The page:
Simplified Grammar of the Hungarian Language/Etymology
Etymology treats of the forming of words.
Words are formed in two ways: (a) by means of affixes called formatives; (b) by putting together of words. The first class are called derivatives; the latter compounds.
Formatives (Hungarian: képző) are particles or affixes which are joined to the word in order to give it another signification.
A distinction is to be made between the affixes used for declension and conjugation, and the formatives (affixes for forming new words). Those modify only the meaning expressed in the crude (uninflected) form; while the latter create new ideas; as, ház, house; házaló, pedlar; házasság, matrimony, marriage, &c.
Furthermore, a word being inflected cannot take a formative, and so form new ideas; while a word with a formative affix constitutes a new word, capable of being inflected according to the part of speech to which it then belongs.
Derivatives may also take formatives and form again new words, in which case the derivative is called the primitive of the new word. In the following example each preceding word is the primitive or stem-word of the following derivative:—
- harc (substantive), battle.
- harci (adjective), pertaining to battle.
- harcias (adjective), valorous, warlike.
- harciaskod-(ni) (verb), to battle, to be engaged in war.
- harciaskodás (abstract substantive), struggle, the state of being in war, challenging.
- harciaskodási (adjective), pertaining to struggle, war or fighting.
By this it will be seen how rich the Hungarian language is in its capacity for forming words and expressing the finer shades of meaning.
In the following the principal formatives only are given. To give all of them would exceed the limits of this book, and would be, moreover, quite superfluous, as most of the derivatives are to be found in the dictionaries.
I. Substantives are formed:
(a) by adding ság, ség to adjectives; as, szépség, beauty; jóság, goodness.
(b) by adding -ás, -és to verbs: alvás, sleeping; állás (from áll(ni) to stand), position, standing;
(c) by adding -as, -es, -ös, or -ár, -ér to substantives, new substantives are formed; as—
asztal, table; asztalos, joiner.
kés, knife; késes, cutler.
kád, coop, tub; kádár, cooper.
(d) All present participles of the verb may be used as substantives:—
olvasó, reader; arató, reaper.
(e) Diminutives of substantives are formed in different ways. The principal forms are:—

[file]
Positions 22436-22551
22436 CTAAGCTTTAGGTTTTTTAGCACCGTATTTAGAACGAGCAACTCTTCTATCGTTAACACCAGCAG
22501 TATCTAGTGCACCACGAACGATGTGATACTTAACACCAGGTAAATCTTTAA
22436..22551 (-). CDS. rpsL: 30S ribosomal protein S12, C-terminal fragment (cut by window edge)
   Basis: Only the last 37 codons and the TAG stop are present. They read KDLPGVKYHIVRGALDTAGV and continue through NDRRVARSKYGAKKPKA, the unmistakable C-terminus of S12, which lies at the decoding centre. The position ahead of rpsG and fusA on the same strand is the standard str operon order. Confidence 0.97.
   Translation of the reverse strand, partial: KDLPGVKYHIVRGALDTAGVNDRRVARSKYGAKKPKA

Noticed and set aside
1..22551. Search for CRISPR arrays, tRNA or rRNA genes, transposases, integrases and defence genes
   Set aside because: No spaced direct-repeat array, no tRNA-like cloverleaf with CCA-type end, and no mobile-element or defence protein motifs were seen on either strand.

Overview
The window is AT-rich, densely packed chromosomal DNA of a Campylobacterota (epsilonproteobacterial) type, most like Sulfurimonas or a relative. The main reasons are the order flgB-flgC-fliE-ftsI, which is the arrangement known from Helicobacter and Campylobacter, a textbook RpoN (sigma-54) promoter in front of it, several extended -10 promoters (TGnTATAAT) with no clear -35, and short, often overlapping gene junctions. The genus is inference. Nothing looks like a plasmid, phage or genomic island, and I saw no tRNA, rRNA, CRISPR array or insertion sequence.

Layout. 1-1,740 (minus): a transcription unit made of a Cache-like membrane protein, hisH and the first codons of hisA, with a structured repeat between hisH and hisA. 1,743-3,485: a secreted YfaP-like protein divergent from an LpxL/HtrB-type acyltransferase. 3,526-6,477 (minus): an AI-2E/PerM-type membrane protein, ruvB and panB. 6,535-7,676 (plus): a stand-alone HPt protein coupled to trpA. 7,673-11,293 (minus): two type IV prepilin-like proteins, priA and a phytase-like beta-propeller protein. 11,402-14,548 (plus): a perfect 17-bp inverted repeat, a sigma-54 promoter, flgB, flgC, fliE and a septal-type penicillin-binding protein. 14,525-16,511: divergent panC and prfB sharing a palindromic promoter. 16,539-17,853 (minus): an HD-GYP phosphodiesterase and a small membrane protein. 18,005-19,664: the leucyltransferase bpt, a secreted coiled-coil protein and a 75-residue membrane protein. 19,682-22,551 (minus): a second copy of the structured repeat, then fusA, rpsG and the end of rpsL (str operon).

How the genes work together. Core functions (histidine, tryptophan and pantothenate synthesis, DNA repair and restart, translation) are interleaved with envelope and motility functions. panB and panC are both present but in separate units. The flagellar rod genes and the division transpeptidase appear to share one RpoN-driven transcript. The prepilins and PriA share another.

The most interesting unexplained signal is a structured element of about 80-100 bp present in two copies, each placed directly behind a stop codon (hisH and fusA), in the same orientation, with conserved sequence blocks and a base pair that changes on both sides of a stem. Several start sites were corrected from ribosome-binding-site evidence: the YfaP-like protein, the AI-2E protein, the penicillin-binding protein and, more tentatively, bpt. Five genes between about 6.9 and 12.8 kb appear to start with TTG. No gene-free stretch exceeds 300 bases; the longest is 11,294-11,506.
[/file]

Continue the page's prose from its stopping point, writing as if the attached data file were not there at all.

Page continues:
-ka, -ke; lány-ka, a little girl.
-ocska, -ecske; ablak-ocska, a small window.
II. Adjectives are formed by adding:—
(a) -as, -os, -es, -ös, to substantives; as—
|||hely, place;||helyes, proper (i.e. in the right place).|
|ágy, bed;||ágyas, furnished with beds.|
|arany, gold;||aranyos, golden, or covered with gold.|
(b) -talan or -telen are the negatives of the foregoing; as—
|ágytalan, without beds.|
|aranytalan, without gold.|
(c) -i, mostly used after names of places. It denotes "pertaining to," or may be rendered in English by "of"; as—
Budapesti, of Budapest, or pertaining to Budapest.
(d) Diminutives are derived by adding -s, to adjectives ending with a vowel; or -es, -ás, -os to those ending in a consonant; as—
|sárga, yellow;||sárgás, yellowish.|
|öreg, old;||öreges, elderly.|
III. Verbs are formed by adding:—
(a) -al, -ol, -el, or -oz, -ez, to substantives, which become then active verbs; as—
házal(ni), to peddle. vasal(ni), to iron.
ablakoz(ni), to furnish with windows.
(b) -it, -úl, -űl, to adjectives; the former for transitive, and the latter for intransitive verbs; as—
kékit, he makes blue;
kékül, it is getting blue (by itself).
(c) -oz, -öz, -ez, -áz, to postpositions; as—
aláz(ni), to humble.
túlozni, to exaggerate; &c.
(d) -etlen, -atlan, will negative a verb; as, varatlan, unsown; and the word becomes then an adjective.
These are the principal formatives, and all which is necessary to know, all other derivatives being found in the dictionaries.
Derivatives may also be formed by the putting together of words. But a distinction must then be made between compounds and derivatives. To the former belong all compounds retaining the primitive meaning of the respective words; as, for instance, vasajtó, an iron door (made of vas = iron, and ajtó = door).
To the derivatives belong compounds forming new ideas; e.g.,—
- Szépanya, great-grandmother.
If written separately—szép anya—it would mean "a pretty mother."
- Nagybátya, uncle; but nagy bátya means "a tall (elder) brother."
- The ending -ni belongs to the class of suffixes, and not to the formatives.